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Tragedy highlights the issues of spiritual schizophrenia

It delighted me to hear our president and law enforcement leaders encourage prayer in the face of terrorism and disasters like those in Boston and Texas this spring.

Citizens nationwide turned to God, acknowledging that he is our sure shelter in the face of evil and its wreckage. He alone is the God of all comfort, the father of mercy.

The Scripture invites us to run to God with our need: “God is our refuge and strength, a very present help in trouble. Therefore we will not fear …,” Psalm 46:1-2.

I do wonder, though: Why do we only seem to seek God in times of trouble?

I know I’m not the only one struck by this spiritual schizophrenia; interest in God increases when a crisis surfaces, but seemingly ends when that crisis subsides.

I can’t rail against spiritual schizophrenia because it’d be hypocritical. I see that tendency in my own heart at times. I draw near to God when I need him most, but let the relationship languish at times when I think I can pretty much handle everything.

Do you struggle with this, too?

Please don’t be offended by my use of the word schizophrenia; I’m just trying to be precise. Schizophrenia is a debilitating mental disorder in which contradictory attitudes are held.

Is it not a profound contradiction to believe we need God when we’re overwhelmed with shock, grief and pain, yet order our lives as if God doesn’t really exist at all other times?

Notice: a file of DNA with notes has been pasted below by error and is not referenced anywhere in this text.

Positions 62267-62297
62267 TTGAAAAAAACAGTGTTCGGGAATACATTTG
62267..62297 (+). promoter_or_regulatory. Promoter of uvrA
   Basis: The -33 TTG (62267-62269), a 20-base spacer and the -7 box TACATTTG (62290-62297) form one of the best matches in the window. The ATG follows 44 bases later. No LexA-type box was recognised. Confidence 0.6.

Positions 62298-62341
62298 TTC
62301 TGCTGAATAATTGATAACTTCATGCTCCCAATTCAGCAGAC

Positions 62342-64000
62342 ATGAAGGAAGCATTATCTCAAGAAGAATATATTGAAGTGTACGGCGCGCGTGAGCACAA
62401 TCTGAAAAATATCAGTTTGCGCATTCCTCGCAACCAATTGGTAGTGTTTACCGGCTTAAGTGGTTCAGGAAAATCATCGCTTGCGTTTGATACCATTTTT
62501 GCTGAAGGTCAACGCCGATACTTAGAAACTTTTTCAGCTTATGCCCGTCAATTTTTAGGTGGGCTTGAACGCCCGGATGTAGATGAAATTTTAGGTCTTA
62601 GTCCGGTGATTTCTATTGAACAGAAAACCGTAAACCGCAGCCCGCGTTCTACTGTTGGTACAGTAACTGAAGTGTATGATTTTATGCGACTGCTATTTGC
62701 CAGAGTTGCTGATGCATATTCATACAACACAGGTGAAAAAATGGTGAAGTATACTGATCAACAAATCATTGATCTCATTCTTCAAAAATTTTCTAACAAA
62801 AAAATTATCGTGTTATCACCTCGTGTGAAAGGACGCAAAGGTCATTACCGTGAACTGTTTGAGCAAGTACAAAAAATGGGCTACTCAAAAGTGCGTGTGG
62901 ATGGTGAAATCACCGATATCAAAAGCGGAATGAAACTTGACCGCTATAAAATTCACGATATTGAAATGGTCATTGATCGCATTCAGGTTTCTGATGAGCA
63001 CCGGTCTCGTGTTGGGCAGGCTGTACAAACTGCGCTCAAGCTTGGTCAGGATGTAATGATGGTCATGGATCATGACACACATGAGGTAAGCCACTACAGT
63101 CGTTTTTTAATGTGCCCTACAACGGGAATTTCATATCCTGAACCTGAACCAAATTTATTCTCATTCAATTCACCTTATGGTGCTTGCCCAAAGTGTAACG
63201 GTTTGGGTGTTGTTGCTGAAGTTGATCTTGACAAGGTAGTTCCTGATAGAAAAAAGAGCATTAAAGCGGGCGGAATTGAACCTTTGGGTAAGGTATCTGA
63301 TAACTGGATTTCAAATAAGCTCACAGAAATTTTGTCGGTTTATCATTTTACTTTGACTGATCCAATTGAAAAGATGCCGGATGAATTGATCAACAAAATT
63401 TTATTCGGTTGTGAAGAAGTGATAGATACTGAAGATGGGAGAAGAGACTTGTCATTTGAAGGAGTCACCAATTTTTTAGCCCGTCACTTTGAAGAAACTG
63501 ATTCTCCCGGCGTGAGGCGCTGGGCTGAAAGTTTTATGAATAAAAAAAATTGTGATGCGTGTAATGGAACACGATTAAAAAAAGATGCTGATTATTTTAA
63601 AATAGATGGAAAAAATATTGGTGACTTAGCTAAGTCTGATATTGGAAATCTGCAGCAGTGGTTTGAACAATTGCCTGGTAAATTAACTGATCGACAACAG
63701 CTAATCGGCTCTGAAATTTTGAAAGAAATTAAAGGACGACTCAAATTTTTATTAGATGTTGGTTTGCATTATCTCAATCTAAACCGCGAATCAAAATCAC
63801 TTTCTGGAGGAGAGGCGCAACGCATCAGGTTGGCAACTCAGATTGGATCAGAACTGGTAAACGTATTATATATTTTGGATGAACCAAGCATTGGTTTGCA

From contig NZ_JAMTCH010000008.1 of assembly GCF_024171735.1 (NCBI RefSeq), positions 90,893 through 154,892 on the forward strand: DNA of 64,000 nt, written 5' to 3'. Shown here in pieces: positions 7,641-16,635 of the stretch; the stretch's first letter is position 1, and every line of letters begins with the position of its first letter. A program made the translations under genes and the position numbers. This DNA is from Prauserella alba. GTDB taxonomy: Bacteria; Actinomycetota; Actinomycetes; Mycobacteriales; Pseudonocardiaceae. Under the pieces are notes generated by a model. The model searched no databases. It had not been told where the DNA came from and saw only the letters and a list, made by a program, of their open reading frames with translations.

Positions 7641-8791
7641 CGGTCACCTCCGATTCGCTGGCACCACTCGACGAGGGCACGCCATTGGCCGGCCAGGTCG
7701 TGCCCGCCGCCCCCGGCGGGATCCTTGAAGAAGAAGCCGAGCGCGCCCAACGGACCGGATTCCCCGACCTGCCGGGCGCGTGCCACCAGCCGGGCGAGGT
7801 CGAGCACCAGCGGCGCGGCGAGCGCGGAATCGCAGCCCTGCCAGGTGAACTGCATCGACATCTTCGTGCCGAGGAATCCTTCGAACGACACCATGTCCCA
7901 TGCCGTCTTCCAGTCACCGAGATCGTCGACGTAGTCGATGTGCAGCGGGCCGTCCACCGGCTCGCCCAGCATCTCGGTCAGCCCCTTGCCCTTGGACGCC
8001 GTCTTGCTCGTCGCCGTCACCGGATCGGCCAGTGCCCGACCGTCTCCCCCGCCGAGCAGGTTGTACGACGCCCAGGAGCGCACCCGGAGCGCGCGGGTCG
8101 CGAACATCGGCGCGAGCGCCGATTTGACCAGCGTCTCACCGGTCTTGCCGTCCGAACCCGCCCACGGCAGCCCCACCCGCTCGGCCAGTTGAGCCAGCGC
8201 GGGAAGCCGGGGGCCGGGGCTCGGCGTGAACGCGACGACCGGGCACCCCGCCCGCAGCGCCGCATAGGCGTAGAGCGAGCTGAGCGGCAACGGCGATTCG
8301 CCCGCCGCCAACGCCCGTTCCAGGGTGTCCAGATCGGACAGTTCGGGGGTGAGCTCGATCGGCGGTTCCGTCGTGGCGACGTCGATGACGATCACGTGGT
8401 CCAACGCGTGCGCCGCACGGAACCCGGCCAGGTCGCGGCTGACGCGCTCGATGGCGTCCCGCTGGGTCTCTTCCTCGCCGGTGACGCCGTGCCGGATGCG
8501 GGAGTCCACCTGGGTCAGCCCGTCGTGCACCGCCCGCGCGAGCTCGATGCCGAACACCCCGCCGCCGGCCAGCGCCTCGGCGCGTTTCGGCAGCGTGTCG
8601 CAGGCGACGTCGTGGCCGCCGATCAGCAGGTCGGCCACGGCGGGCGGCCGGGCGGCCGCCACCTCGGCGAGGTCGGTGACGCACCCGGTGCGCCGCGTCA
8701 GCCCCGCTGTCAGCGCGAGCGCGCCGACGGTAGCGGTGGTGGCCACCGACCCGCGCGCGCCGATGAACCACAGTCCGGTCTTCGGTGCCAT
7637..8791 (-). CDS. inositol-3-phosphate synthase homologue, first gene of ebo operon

The trend is easier to spot at the national level: Americans pray most when we feel vulnerable, yet we’ve aggressively kicked God out of our schools, science labs, courts and social circles. At the same time, we wonder why our culture is losing its cohesiveness and moral certitude.

Rather than bemoan the national trend, I believe God would first have each of us examine our own hearts.

Turning to God in times of crisis is an appropriate act of dependence: We need from God what we cannot provide ourselves. But the truth of the matter is we are dependent upon God every moment of our lives, and he delights when we relate to him as such.

Every breath we breathe we owe to the common grace of God.

Every sunrise is owed to the creative power of God. God is the author of every good thing we enjoy yet take for granted.

The Bible says that God is pleased to give us the wisdom we lack, the direction we crave. He promises those who depend on him, and not themselves, the joy, peace and hope that we exhaust ourselves seeking in lesser things.

“Taste and see that the Lord is good. Oh, the joys of those who take refuge in Him! Fear the Lord, you His godly people, for those who fear Him will have all they need,” Psalm 34:8-9.

Did you notice the correlation between revering God and experiencing his goodness?

Psalm 145 puts it this way: “The Lord is righteous in all his ways and loving toward all he has made. The Lord is near to all who call on him, to all who call on him in truth … the Lord watches over all who love him, but all the wicked he will destroy.”

It’s thrilled me to see more of us turning to God in these recent times of urgency. I pray he will grant us grace to love him, revere him and depend on him even when we’re not in crisis.

Steve Massey is pastor of Hayden Bible Church ( He can be reached at (208) 772-2511 or